Inventing a fictional character to express both real and exaggerated traits was probably a great source of pleasure to Bellairs, seeing how Childermass could easily have been the author at a later stage in life. Both shared a preferred brand of tobacco, a deep appreciation of history and literature, and an eventual dislike of teaching.
Bellairs kept Childermass true to his established (and arguably predictable) habits and behaviors for the remainder of the books that he authored. Brad Strickland, who completed one book, The Drum, the Doll, and the Zombie (1994), and created three others of his own in this series, said of his first, The Hand of the Necromancer (1996), that he didn't feel he got the character quite right.
"It's the one I'm least satisfied with...too tentative and somehow less Dixon-like than the others. I guess it was that John had no part in it, so it was a scary solo flight. The rhythm of the book feels off to me, and I don't think I did quite as good a job with the Professor Childermass as in Drum, which I confess a strong fondness for because after a lot of effort, I thought I finally got his personality right."
Marcus Childermass, a professor of literature, named his sons for characters in the novels of Tobias Smollett (The Chessmen of Doom, 6). The Adventures of Roderick Random (1748), Smollett's first novel, was an immediate success but made many enemies as most of the unpleasant characters (with names such as Crab, Potion, and Gawkey) were recognized as fellow writers of Smollet.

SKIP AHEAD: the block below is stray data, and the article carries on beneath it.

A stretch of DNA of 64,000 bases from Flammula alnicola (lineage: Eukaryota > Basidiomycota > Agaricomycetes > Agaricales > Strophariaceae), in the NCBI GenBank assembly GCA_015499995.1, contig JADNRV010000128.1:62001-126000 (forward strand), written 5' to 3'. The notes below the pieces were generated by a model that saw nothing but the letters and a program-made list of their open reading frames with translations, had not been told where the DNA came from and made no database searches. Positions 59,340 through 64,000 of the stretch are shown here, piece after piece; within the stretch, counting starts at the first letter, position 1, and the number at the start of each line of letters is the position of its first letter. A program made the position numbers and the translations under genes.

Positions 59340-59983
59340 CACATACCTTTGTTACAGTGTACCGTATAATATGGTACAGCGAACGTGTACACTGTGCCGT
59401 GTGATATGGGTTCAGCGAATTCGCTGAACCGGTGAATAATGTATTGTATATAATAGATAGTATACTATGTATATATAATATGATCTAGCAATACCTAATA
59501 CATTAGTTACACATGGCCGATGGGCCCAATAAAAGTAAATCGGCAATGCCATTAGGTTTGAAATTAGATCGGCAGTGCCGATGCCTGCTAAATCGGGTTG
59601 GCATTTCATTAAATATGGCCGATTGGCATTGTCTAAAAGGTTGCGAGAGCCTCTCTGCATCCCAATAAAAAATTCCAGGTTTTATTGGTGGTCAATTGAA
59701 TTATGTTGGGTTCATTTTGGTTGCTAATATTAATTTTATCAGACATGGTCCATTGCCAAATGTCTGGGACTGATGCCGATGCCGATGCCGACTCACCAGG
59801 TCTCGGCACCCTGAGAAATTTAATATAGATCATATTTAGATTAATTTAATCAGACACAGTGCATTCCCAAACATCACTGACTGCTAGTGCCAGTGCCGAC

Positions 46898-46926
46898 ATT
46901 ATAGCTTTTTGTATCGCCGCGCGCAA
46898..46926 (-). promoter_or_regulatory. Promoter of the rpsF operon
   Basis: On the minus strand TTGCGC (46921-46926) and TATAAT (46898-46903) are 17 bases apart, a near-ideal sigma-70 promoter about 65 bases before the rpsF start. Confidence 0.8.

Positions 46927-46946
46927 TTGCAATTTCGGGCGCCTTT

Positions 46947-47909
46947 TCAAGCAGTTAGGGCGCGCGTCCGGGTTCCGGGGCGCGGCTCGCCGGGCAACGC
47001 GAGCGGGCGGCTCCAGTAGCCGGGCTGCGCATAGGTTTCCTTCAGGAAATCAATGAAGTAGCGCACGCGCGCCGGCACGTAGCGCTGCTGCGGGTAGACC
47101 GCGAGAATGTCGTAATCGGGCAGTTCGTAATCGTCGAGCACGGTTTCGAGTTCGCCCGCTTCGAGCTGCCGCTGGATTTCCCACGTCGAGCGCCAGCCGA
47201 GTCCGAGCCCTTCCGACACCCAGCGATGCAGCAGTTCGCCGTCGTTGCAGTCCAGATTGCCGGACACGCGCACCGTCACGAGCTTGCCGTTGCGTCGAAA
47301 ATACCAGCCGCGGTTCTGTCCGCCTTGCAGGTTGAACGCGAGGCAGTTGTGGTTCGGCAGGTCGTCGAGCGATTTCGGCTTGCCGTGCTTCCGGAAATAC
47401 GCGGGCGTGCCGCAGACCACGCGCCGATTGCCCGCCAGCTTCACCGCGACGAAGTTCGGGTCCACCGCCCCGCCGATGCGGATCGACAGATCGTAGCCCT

There is a potential literary influence by way of the 1928 book, The Childermass, by Wyndham Lewis (1882-1957). The novel takes place at the river Styx where a mass hold-up of World War I casualties, including two solders, Pullman and Sattersthwaite, have piled up and are waiting to be processed. Their mediator is a Punch-like character called the Bailiff, who alternately panders to and mocks the candidates with the intent of purifying their motives and helping solidify their personalities. While well-received at the time it was first published - and possibly read by Bellairs at one point - The Childermass is not generally well-known today.
Medieval English tradition may also play a part in naming. Feasts were often referred to as masses, with Christmas being the most obvious example. Childer is the proper and original plural of child and would in turn make the professor's surname children-mass. Historically, the Children's Mass is the commemoration of the massacre of the Holy Innocents - considered by some Christians as the first martyrs for Christ - by the Roman Catholic Church on December 28.
Bellairs may have have remembered the name - but not the date - when creating the character, whose birthday is noted as December 8.